Pelvic actinomycosis infection is a rare but serious infection caused by Actinomyces sp., an opportunistic gram-positive bacteria usually introduced by foreign bodies specially IUCDs, surgery, or trauma. It generally falls under the broader spectrum of pelvic inflammatory disease.
Pelvic infection from several Actinomyces sp. can occur, which include:
- Actinomyces israelii: by far the most common causative organism
- Actinomyces naeslundii
- Actinomyces viscosus
- Actinomyces eriksonii
The organisms are indigenous in the oral cavity, gastrointestinal tract, and genital tract, with opportunistic infection occurring when the mucosal barrier is broken.
- placement of intra-uterine contraceptive devices: usually when it has been present for a prolonged period
- ~25% of IUCDs eventually get colonized by Actinomycosis sp.
- 2-4% of IUCDs that are colonized ultimately develop a serious actinomycotic infection
Actinomycosis infection can mimic many other pelvic pathologies on imaging. The spread of infective/inflammatory change across tissue planes, and in particular retroperitoneal extension into the psoas muscle may suggest the diagnosis. The most common site of involvement of the GI system is the ileocecal junction.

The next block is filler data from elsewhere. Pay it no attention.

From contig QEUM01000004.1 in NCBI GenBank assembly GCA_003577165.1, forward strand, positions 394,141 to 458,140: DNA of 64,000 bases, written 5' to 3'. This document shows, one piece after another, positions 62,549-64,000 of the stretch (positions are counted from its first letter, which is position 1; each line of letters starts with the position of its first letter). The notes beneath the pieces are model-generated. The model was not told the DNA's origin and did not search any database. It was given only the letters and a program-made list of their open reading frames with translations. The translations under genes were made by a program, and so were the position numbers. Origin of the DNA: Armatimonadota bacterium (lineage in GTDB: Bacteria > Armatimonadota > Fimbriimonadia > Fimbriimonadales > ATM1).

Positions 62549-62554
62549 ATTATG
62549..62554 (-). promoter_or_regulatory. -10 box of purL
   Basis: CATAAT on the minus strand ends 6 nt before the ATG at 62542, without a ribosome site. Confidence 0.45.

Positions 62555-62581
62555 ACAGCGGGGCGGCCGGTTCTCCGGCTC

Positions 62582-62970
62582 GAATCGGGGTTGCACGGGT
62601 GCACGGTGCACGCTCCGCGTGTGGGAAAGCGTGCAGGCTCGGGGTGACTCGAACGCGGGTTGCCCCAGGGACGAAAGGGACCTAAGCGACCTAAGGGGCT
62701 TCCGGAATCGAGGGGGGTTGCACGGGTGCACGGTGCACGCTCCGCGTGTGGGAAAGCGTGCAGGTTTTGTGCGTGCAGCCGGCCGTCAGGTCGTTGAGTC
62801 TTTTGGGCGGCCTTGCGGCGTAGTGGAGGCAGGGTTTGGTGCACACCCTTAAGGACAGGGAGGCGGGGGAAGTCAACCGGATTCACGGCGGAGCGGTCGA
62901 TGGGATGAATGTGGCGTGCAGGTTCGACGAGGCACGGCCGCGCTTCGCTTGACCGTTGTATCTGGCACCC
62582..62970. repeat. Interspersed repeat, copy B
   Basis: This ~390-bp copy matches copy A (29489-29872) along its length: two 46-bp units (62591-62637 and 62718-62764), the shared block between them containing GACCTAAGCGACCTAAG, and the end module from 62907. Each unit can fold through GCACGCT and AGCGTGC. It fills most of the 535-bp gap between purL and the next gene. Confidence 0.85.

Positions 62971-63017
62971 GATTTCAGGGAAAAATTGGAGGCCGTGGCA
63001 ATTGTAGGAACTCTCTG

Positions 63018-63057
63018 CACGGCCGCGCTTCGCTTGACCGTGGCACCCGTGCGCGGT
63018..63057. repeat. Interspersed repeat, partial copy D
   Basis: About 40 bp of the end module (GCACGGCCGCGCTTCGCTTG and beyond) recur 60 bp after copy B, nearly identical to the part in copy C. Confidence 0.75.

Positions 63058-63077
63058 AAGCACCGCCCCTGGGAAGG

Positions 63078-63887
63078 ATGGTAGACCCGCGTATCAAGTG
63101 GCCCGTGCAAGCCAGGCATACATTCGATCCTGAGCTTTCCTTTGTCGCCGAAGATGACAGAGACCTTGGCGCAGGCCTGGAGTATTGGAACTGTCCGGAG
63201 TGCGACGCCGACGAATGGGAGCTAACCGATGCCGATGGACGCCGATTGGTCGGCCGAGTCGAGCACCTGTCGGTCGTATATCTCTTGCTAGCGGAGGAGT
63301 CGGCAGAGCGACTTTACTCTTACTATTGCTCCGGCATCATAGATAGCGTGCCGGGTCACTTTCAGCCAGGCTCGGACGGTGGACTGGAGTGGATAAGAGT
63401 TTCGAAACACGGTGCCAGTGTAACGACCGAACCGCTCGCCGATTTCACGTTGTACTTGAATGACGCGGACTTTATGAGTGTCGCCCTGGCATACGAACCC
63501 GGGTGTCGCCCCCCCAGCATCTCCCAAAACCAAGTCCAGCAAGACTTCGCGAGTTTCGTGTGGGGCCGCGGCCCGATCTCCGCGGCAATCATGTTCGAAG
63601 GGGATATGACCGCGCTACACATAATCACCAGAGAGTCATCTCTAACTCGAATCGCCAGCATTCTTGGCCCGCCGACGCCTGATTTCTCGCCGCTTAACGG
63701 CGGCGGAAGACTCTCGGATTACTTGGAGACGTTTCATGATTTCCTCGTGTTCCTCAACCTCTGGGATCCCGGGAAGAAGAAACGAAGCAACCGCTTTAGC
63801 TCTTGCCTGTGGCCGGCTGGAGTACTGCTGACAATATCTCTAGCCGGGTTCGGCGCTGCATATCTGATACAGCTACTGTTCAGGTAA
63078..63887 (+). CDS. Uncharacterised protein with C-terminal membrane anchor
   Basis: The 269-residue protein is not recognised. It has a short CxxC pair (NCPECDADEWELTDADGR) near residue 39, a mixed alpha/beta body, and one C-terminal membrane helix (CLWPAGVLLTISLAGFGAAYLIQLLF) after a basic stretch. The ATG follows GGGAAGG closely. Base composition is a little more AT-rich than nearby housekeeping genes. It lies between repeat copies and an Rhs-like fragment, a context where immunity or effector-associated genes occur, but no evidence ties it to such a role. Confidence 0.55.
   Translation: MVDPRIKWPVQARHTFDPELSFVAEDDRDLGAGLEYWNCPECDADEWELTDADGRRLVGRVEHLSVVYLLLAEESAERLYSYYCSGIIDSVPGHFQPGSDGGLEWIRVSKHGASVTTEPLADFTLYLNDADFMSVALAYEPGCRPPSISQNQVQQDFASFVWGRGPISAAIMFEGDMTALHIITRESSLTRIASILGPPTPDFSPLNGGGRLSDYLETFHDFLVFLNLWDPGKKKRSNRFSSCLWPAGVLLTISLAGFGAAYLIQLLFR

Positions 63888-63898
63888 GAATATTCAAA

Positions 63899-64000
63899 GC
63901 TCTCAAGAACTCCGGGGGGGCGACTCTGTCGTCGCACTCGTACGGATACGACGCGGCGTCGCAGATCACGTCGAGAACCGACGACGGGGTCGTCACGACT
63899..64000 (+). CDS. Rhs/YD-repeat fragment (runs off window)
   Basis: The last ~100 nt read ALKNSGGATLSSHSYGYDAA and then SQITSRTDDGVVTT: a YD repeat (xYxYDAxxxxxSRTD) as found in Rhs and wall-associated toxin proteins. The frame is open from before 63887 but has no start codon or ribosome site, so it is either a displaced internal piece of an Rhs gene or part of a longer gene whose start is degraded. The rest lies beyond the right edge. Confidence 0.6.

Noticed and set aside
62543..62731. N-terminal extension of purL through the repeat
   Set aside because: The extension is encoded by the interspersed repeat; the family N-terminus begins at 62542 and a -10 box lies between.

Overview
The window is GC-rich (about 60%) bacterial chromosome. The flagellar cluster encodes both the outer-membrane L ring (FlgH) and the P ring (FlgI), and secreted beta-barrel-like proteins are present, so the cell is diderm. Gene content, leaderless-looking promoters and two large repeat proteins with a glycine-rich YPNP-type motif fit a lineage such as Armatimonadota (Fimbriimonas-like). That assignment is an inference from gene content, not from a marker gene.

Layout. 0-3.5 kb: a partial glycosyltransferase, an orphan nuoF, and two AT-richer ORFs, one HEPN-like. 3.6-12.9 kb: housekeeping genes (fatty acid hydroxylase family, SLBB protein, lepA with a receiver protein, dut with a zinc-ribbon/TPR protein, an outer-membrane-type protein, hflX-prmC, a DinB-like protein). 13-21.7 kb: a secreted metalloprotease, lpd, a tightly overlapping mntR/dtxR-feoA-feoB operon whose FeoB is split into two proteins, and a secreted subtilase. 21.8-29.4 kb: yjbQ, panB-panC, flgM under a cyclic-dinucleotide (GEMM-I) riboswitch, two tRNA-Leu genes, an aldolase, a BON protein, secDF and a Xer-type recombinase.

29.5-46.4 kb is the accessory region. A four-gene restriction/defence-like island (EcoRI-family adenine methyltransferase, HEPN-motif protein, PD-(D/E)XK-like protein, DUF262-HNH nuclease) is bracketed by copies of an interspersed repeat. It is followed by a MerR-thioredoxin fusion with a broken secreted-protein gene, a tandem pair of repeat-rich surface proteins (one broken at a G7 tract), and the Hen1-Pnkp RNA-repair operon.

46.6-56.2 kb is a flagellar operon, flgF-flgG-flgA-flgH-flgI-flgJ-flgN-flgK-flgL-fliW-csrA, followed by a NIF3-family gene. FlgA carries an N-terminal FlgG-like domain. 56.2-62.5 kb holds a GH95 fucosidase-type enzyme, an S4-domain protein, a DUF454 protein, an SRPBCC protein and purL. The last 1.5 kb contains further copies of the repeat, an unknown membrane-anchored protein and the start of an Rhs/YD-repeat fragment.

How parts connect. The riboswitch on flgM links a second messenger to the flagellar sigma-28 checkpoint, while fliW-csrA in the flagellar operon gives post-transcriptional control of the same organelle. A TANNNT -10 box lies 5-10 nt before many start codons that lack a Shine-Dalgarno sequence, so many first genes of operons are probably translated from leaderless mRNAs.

- tend to be denser than tubo-ovarian abscesses originating from other organisms
- can mimic a locally invasive malignancy
- enhancement in the solid component
- rim-enhancing abscesses within the solid component
- T2: intermediate-low signal intensity
- post-contrast enhancement
- wider intra-abdominal extension: mainly through contiguous spread
- formation of tubo-ovarian abscess
- subsequent infertility
Treatment and prognosis
Treatment is usually with IV penicillin in uncomplicated cases. The presence of an associated complication such as a tubo-ovarian abscess would warrant surgical intervention.
Due to its non-specific imaging appearances, pelvic actinomycosis can mimic several pathologies such as:
- other forms of pelvic inflammatory disease
- pelvic malignancy